THE very name of Oratorio commemorates the popularization rather than the invention of a form. Throughout the fourteenth and fifteenth centuries there were frequently performed musical settings of incidents from the Old and New Testaments, deriving in all probability from the old mystery plays. But it was St. Philip Neri, the founder of the congregation of Oratorians, who first laid special stress on the advantages of such pieces for instructional and devotional purposes, introducing them before or after the sermon in the Oratory of his own church in Rome. Hence the title that became attached to them. These performances proved so popular that they were not discontinued after his death, in 1595, On the contrary, his successor, Emilio del Cavalieri, developed them with enthusiasm, for his performances seem to have been more elaborate in every way than St. Philip's. We know that in the most famous of his works, an allegorical piece called The Representatives of the Soul and the Body, there were not only soloists, a chorus and an orchestra hidden in the manner subsequently practised at Bayreuth, but elaborate dresses and a ballet.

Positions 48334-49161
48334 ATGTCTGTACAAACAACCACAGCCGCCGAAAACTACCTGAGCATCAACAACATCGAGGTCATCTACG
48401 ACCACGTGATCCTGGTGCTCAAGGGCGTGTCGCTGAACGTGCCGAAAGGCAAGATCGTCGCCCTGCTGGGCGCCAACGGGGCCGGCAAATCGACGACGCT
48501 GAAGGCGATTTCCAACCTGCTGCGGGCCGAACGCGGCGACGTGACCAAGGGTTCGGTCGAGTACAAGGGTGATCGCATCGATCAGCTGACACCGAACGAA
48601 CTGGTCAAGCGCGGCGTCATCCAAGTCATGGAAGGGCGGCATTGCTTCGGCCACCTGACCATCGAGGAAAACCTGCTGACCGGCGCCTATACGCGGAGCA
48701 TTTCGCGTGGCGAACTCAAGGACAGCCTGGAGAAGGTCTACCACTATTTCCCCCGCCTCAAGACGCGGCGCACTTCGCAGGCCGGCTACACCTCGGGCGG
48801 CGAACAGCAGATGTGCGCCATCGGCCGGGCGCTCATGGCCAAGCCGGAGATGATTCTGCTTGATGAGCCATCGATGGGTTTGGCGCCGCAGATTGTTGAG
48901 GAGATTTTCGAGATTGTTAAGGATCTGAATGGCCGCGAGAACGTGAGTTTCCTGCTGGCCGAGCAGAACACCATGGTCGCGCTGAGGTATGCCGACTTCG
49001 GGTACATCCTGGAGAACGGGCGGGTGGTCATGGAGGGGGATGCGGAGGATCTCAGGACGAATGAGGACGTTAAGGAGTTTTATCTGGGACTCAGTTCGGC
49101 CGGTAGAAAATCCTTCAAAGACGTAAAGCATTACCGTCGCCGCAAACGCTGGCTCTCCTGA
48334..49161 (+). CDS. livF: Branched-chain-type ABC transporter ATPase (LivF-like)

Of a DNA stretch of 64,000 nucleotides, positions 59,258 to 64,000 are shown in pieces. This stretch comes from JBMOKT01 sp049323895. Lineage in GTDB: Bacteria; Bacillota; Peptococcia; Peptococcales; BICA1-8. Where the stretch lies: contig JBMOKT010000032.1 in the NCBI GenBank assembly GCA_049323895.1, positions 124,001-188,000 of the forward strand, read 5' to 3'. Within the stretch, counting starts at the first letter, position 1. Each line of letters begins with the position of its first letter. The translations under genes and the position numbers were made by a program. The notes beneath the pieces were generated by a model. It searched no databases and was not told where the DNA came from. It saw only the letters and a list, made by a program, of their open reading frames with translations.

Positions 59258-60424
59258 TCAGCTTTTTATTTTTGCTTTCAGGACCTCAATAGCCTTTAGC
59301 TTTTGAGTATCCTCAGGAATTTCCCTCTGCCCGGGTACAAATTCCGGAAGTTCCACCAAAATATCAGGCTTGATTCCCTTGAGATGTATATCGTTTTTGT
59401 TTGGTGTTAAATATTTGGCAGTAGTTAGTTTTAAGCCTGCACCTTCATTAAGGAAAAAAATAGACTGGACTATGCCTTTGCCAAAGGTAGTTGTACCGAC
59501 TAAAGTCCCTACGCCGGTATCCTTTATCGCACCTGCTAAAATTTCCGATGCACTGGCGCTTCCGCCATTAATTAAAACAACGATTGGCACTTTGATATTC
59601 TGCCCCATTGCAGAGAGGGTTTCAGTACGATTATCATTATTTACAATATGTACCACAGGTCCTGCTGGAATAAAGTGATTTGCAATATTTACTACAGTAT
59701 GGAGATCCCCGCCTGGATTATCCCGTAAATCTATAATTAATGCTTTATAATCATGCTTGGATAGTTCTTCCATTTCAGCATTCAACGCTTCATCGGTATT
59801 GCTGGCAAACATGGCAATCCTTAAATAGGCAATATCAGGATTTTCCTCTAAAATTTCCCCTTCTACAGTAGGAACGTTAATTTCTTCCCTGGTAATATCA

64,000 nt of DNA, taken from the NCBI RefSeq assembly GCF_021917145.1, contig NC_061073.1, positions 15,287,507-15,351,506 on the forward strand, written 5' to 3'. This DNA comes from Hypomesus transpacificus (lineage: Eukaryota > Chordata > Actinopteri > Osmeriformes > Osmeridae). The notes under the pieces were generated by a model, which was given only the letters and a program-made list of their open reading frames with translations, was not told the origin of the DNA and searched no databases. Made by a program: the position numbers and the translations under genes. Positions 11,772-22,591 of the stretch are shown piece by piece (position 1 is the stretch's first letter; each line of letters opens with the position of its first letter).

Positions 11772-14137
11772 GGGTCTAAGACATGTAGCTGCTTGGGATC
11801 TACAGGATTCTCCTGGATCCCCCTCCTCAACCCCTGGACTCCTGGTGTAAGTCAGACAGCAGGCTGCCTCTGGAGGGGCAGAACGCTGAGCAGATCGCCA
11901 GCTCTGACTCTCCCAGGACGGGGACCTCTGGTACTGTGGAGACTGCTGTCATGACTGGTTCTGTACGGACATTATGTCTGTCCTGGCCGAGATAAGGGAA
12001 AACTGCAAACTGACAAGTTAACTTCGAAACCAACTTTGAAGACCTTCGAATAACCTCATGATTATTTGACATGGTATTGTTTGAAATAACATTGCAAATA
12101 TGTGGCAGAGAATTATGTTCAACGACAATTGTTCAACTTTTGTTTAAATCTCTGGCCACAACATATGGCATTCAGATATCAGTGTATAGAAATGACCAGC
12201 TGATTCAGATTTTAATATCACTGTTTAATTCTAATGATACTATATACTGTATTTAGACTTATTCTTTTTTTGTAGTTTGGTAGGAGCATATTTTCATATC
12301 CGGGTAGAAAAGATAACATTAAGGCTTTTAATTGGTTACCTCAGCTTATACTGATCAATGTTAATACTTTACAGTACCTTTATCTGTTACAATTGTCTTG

Perhaps it is not mere coincidence that this definitely dramatic form of oratorio, as distinct from the hortatory kind, coincided almost exactly with the invention of opera in Florence. As a matter of fact, the oratorio form, so far as Italy was concerned, must, generally speaking, be considered to possess a dramatic rather than a reflective nature. When the subject had no dramatic character, or at any rate was entirely unsuited to performance in action, it was called a cantata. Composers like Carissimi, and his even greater successor Alessandro Scarlatti, practised both forms with equal success. Scarlatti, indeed, one of the greatest composers in the whole history of music, wrote